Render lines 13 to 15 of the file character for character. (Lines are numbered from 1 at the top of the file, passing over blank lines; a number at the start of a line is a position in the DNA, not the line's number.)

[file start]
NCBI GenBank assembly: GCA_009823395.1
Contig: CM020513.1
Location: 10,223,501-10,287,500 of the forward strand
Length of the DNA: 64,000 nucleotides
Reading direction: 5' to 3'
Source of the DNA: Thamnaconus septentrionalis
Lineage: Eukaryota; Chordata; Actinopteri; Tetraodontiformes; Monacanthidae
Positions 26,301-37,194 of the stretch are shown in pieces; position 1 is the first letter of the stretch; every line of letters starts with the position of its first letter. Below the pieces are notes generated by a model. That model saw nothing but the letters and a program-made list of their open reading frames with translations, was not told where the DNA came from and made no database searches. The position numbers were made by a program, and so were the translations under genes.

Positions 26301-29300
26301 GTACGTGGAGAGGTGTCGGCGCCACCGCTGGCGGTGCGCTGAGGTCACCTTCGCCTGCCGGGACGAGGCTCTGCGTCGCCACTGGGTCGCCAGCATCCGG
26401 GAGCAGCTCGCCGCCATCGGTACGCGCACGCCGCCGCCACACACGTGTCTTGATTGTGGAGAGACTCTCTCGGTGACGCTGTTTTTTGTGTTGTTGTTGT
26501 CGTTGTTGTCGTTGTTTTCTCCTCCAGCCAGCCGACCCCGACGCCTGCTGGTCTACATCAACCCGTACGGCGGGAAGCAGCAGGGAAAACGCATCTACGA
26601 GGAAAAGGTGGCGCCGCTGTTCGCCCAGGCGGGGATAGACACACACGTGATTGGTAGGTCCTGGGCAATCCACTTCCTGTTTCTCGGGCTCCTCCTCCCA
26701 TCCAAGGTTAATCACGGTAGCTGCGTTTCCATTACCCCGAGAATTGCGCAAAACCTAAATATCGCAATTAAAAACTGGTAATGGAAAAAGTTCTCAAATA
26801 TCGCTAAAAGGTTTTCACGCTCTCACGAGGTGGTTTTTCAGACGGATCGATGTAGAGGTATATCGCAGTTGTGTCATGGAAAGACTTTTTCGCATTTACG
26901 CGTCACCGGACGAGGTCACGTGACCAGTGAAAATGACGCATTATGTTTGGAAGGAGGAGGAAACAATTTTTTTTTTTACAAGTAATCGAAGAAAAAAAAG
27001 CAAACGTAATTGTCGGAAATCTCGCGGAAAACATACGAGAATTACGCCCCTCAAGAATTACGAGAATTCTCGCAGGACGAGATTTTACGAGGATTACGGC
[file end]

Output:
26601 GGAAAAGGTGGCGCCGCTGTTCGCCCAGGCGGGGATAGACACACACGTGATTGGTAGGTCCTGGGCAATCCACTTCCTGTTTCTCGGGCTCCTCCTCCCA
26701 TCCAAGGTTAATCACGGTAGCTGCGTTTCCATTACCCCGAGAATTGCGCAAAACCTAAATATCGCAATTAAAAACTGGTAATGGAAAAAGTTCTCAAATA
26801 TCGCTAAAAGGTTTTCACGCTCTCACGAGGTGGTTTTTCAGACGGATCGATGTAGAGGTATATCGCAGTTGTGTCATGGAAAGACTTTTTCGCATTTACG